Alice Coltrane, widow of the jazz saxophonist John Coltrane and the pianist in his later bands, who extended her musical searches into a vocation as a spiritual leader, died on Friday in Los Angeles. She was 69.
Alice Coltrane was already an accomplished bop pianist when she married John Coltrane in 1965, having played under luminaries such as Barry Harris, Stan Getz, Terry Gibbs and Yusef Lateef. She served as John's pianist in his final year and a half, replacing McCoy Tyner in 1966.
Along with former bandmate Pharoah Sanders, she has done the most to carry and even expand JC's vision of spiritual, free form, Eastern mysticism music that sometimes went well beyond the normal boundaries of what was widely held as being "jazz". She didn't just stick with the piano, but also organ and later, synthesizers. She could also play a mean harp. 1970's Ptah the El Daoud was an early post-John high point for her, which demonstrated that the modal form of jazz championed by her late husband was not quite yet exhausted for ideas.
Alice Coltrane homepage.
Remarks. Jazz was always an acquired taste for me, to the extent that I acquired it at all. Of the jazz classics, I learned to love John Coltrane, Miles Davis, and Thelonious Monk, but it took time to adapt my ears to their abstract sounds. (An exception was John Coltrane's "Blue Train", which I liked instantly.)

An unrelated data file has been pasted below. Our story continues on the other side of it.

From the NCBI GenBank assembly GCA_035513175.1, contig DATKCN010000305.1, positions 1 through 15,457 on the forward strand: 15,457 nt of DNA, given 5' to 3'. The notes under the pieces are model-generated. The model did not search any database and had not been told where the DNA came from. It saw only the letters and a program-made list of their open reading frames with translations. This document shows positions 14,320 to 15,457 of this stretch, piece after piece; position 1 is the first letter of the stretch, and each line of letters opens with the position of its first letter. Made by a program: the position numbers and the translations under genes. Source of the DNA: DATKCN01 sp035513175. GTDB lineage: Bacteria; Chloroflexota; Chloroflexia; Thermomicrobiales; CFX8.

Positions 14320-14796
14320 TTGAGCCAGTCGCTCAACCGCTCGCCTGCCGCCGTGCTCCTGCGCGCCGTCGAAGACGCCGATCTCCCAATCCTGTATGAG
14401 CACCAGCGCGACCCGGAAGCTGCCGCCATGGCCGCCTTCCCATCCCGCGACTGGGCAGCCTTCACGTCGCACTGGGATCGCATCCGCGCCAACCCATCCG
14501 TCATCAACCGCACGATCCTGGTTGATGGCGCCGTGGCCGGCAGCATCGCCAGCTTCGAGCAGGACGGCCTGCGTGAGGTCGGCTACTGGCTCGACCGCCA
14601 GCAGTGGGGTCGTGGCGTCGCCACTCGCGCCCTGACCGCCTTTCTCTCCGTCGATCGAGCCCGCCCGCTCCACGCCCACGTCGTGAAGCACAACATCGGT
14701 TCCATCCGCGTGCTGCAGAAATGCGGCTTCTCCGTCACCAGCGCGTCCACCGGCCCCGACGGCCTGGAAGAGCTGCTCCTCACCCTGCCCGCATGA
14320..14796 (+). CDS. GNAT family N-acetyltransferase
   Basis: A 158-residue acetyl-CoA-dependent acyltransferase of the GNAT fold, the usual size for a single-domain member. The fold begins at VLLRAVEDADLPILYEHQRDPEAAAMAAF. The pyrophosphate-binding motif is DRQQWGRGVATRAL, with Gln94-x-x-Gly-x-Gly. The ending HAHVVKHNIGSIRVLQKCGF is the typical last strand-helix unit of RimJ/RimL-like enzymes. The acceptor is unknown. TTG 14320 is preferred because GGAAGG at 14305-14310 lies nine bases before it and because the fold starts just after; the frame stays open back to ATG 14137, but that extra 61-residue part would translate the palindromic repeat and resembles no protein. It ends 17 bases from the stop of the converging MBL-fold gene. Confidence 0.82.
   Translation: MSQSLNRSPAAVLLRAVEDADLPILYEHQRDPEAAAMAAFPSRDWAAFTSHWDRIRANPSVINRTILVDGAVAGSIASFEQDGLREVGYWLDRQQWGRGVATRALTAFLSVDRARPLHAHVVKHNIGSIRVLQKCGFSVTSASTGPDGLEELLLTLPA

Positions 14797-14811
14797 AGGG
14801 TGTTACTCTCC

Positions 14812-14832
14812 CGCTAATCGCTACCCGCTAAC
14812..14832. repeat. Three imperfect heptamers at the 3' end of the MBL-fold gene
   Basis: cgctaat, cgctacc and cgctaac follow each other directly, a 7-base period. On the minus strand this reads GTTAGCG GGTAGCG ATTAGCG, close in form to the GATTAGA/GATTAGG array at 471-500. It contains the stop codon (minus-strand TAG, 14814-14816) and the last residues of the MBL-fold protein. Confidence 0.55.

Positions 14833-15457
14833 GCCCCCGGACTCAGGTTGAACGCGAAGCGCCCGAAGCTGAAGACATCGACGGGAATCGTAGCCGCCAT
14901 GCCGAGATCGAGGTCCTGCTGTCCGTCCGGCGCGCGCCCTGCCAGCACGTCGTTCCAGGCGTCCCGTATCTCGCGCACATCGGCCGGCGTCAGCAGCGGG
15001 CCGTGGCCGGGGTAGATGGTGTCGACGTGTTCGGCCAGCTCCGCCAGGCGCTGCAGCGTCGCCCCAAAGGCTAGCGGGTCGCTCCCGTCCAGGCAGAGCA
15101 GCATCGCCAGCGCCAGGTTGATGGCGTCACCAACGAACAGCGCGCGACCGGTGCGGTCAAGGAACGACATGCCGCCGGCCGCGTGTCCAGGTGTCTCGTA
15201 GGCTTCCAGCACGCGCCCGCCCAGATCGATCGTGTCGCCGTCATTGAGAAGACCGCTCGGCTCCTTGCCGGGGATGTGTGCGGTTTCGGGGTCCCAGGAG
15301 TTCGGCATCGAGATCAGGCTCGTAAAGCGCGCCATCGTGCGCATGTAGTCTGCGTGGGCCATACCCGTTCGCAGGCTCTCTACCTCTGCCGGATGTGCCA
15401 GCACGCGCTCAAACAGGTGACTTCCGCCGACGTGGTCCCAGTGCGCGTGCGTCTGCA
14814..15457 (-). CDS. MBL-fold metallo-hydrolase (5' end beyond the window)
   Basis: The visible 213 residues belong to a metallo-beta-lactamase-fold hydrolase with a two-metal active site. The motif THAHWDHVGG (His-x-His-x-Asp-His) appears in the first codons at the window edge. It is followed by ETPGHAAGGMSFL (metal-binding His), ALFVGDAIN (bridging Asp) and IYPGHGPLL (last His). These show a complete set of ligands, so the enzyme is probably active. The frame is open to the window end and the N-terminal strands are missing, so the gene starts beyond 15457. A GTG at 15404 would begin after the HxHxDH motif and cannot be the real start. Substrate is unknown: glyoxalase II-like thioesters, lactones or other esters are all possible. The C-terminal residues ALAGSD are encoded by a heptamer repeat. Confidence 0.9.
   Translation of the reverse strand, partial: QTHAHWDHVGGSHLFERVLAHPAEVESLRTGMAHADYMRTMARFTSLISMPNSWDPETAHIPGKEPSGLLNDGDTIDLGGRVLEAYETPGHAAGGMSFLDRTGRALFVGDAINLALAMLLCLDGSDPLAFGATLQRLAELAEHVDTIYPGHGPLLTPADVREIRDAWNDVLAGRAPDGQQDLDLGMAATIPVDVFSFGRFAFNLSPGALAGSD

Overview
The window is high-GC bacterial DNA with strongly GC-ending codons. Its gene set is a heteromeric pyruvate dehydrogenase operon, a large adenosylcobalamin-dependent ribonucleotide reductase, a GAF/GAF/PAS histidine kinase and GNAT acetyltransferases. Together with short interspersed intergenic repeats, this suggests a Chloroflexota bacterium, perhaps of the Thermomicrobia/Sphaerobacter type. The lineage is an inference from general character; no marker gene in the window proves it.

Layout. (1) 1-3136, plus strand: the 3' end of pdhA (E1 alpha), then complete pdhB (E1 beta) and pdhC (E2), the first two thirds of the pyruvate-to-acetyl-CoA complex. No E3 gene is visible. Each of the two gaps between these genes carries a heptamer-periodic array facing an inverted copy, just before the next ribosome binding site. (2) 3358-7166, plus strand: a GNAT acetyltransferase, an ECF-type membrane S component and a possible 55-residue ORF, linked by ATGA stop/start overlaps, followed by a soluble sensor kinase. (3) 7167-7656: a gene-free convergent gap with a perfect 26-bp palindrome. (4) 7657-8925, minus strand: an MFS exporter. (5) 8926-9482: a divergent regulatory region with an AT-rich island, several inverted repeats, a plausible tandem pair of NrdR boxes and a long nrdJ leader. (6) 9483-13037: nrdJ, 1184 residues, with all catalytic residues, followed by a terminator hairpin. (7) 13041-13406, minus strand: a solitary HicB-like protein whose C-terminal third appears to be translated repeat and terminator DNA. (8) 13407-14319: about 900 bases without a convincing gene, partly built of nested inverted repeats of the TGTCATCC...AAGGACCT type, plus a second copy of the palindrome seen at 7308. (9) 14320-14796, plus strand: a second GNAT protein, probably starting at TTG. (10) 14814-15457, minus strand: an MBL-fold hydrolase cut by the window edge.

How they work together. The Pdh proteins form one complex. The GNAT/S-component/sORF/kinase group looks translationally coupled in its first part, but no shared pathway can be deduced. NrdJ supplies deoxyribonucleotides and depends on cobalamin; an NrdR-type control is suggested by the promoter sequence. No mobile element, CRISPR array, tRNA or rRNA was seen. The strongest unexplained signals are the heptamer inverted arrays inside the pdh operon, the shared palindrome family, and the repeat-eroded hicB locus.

Alice Coltrane, though, was another matter. She seemed to be, literally, sui generis - a musical genre all her own. As a teenager in the 1970s my tastes tended toward the eclectic - Yes, Ravi Shankar, and Beethoven. When I discovered Alice Coltrane years later, her music seemed to pick up where progressive rock left off - where Rick Wakeman had provided excitement, Alice Coltrane added subtlety and grace.
I own most of Alice Coltrane's recordings, and if you haven't listened to her music I encourage you to experience it for yourself. My personal favorite (among many) is "Jagadishwar" from Translinear Light; it's probably my single favorite instrumental in contemporary music. Alice won't see the release of her forthcoming album Sacred Language of Ascension but you can be sure I won't miss it.
Alice Coltrane's passing is our loss. Rest in peace, Turiyasangitananda.